So, Sue Duggen, ne Jolly, was born. She, like a lot of people, doesn’t consider herself that political and over the week in which the book is set she really doesn’t have the time to think about that sort of thing, except where it affects her directly. She had only taken part in a Alzheimer’s drug trial because her best friend’s mum was going through that appalling disease and now her life has been turned upside down. Yes, she had been fighting the ten signs of aging, whatever they were, as she aged but now she looks Eighteen again and finds youth is not all it’s cracked up to be.

You might be wondering how that can be made funny. You could always read the excerpt available here and judge for yourself.

2. Tell us about you and where you live.

I was accidentally born and intentionally live in London, England, where, amongst other things I have been an awful front woman in a terrible psychobilly band, good dish-washer, bad shop assistant, officially outstanding Early Years teacher, adequate child consultant, nice charitable fund-giver, passable event organiser and failed political activist.

Last century, I wrote the useful non-fiction book, ‘Swings and Roundabouts: The Dangers of Outdoor Play Safety’ (1999), Sheffield Hallam Press.

Nowadays, I am a respectable and happily married woman with two almost grown-up children and does charity work. Our eldest has flown the coop so the three of us live in Clapton, Hackney, East London, which has changed a great deal over the last 20 odd years. I am from Notting Hill Gate originally and I have seen it before.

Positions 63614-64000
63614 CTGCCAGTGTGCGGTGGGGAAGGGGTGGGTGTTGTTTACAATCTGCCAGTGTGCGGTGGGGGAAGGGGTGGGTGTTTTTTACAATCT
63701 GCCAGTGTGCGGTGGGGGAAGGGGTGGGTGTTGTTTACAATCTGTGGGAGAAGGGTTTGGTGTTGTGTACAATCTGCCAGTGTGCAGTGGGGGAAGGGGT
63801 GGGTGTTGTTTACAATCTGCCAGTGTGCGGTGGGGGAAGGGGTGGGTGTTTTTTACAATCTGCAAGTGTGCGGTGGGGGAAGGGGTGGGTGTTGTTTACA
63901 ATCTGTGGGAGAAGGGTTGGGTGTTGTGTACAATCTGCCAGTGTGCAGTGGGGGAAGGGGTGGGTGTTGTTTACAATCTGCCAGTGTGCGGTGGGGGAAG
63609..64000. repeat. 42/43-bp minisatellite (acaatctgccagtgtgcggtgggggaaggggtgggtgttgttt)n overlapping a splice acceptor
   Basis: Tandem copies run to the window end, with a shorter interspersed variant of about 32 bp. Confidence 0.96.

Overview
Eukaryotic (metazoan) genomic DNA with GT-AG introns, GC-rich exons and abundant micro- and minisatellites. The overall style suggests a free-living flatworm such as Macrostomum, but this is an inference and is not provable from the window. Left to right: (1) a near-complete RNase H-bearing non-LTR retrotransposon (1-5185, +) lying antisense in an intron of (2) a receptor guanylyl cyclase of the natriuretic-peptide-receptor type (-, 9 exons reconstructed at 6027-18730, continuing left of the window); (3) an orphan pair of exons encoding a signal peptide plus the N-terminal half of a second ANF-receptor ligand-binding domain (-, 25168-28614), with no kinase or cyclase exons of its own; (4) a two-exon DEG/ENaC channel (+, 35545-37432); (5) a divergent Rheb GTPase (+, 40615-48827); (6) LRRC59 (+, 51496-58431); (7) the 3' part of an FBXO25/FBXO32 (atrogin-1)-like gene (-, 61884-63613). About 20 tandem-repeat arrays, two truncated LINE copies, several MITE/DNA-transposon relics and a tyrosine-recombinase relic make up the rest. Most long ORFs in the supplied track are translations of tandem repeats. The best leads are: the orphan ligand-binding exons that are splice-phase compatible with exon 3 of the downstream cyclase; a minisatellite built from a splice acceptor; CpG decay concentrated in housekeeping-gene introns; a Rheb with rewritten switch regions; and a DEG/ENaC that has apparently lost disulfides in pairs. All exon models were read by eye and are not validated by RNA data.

I suppose we will make the exodus to the countryside soon enough, our tiny and rather crappy little house is now worth a small fortune, I can write anywhere and my beloved is pining deeply for a proper shed.

3. How do you market your books and do your promotion methods work?

I am new to this sort of thing and only started in mid-July, after two weeks of full on research about how to self-publish effectively. I have set up a website, Facebook page and Twitter and Instagram accounts as the internet said I should and blog and post on what I am learning as I go along. The need for reviews is drummed into me as vital apparently, and I would ask nicely that if you decide to read 'Changing the Subject', that you leave an honest review on Amazon. It’s something to do with algorithms and helps put my book higher up on an extremely long list somehow. To this same end, I spent most of my spare time in September trawling through the internet looking for book bloggers and approached nearly 200 of them.

Thus far, a dozen people have kindly agreed to read and possibly review 'Changing the Subject' and this is the third bit of writing I have done for other peoples’ blogs. I have ordered lots of copies too and bought a card reader, which was on offer in August and will be useful when I go my first Book Festival in November; kindly arranged by one of the bloggers I have been talking to. I will also ‘boost’, that is promote to strangers, a post on Amazon. It’s a start.

4. Where can readers find your book for sale?